The Perfect Enemy | Health workers let go amid gridlock over COVID funding
December 6, 2022
Read Time:2 Minute
Illustration of a hundred dollar bill with Benjamin Franklin missing, in his stead is a sign that says, "Will return at" with a clock displayed without hands.   Illustration of a hundred dollar bill with Benjamin Franklin missing, in his stead is a sign that says, "Will return at" with a clock displayed without hands.  

Illustration: Aïda Amer/Axios

Most of the 4,000 specialized workers brought on by a national nonprofit to fortify public health departments during the pandemic are being let go, as time-limited funding needed to extend their contracts dries up.

Why it matters: The cuts are happening ahead of an expected winter surge in COVID, flu and RSV that could again tax health surveillance systems and a drained workforce of disease-trackers.

Details: COVID relief funding allowed the CDC Foundation — which supports but is independent of the federal agency — to supply epidemiologists and public health nurses to patch staffing shortages during the pandemic, KHN reported.

  • Roughly 80% now have to leave those jobs, with nearly all the contracts expected to expire by the end of the year, spokesperson Pierce Nelson told Axios.
  • The layoffs come ahead of a lame duck session of Congress during which the Biden administration will again try to lock in billions of additional dollars for COVID countermeasures. Republicans have rejected past requests.

What they’re saying: Without bipartisan consensus, which seems unlikely, “we won’t see it happen,” said Chris Jennings, president of Jennings Policy Strategies, during a Kaiser Family Foundation briefing on Tuesday.

  • “We may rue the day that we did not allocate resources for this, and I’m going to say that for the record now.”

The other side: Republicans have set their sights on ending remaining pandemic policies, adding that spending from past relief packages needs stricter oversight.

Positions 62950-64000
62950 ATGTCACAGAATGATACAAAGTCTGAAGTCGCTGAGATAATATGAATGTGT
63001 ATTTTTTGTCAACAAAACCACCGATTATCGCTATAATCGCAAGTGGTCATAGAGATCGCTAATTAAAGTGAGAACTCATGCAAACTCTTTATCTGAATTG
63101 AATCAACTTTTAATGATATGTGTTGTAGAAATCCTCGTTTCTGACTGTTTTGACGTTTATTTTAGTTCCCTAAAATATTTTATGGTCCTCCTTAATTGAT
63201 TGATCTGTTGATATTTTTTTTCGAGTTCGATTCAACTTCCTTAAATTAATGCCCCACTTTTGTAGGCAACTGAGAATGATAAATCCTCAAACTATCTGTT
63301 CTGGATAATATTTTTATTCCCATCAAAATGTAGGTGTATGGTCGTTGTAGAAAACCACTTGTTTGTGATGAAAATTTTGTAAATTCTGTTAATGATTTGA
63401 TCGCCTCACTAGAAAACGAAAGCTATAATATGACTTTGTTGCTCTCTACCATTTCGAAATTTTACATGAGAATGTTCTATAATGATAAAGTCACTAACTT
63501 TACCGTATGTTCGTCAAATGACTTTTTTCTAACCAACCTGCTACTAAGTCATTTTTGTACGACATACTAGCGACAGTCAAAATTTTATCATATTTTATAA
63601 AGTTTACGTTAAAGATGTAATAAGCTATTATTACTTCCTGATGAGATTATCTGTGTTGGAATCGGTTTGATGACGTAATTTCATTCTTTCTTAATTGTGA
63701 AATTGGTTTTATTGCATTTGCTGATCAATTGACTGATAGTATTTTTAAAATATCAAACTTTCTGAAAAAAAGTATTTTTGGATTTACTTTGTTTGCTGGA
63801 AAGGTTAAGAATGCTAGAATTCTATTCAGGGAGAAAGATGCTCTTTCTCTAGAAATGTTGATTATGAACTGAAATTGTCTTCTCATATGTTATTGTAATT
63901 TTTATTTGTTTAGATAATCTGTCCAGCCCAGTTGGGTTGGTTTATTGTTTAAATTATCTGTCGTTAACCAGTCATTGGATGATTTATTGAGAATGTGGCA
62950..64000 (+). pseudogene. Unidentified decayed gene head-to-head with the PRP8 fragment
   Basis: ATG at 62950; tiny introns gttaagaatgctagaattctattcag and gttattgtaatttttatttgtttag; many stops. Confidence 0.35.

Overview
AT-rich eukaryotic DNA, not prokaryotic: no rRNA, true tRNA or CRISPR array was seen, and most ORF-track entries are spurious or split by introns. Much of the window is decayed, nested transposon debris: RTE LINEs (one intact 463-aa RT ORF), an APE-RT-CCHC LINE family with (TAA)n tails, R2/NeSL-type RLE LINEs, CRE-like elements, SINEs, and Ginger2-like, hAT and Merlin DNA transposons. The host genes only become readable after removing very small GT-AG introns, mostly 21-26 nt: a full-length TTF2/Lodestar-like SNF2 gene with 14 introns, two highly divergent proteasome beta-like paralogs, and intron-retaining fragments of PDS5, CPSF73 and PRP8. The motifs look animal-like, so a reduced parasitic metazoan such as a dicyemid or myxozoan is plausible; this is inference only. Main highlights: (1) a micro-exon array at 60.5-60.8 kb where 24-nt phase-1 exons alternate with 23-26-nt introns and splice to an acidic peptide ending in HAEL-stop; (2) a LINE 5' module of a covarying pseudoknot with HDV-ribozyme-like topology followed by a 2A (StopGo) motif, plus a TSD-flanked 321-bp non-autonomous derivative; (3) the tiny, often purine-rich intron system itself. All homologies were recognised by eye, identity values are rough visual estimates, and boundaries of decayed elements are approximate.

Catch up quick: The congressional gridlock has already threatened funding for testing, treatment and vaccines for the uninsured.

  • The end of government purchases means these preventive measures will shift to the private sector and likely result in high out-of-pocket costs.
  • Starting Nov. 30, an estimated $3 billion from the CDC over the next five years will be dedicated to recruiting and retaining the public health workforce. But that is one-time funding.
  • Even before COVID hit, researchers estimated an additional $4.5 billion per year would be needed to carry out basic disease surveillance and public health services.

By the numbers: Health departments nationwide will require an additional 80,000 full-time employees to meet the minimum needs of the public, according to Trust for America’s Health, which regularly releases reports on the impact of underfunding public health.

  • Nearly a third of the public health workforce is already considering leaving the profession within the next year, per a March report from the de Beaumont Foundation based on surveys of roughly 45,000 state and local health department employees.
  • Of those, almost 40% said the pandemic influenced their decision.
  • Nearly half of those who chose to leave said pay was a reason.

The bottom line: “A central message is that as a nation we have underinvested in public health — at all levels — for much too long,” Judy Monroe, physician and president of the CDC Foundation, said in a statement. “We must treat our public health departments as a key frontline of defense and fund them accordingly.”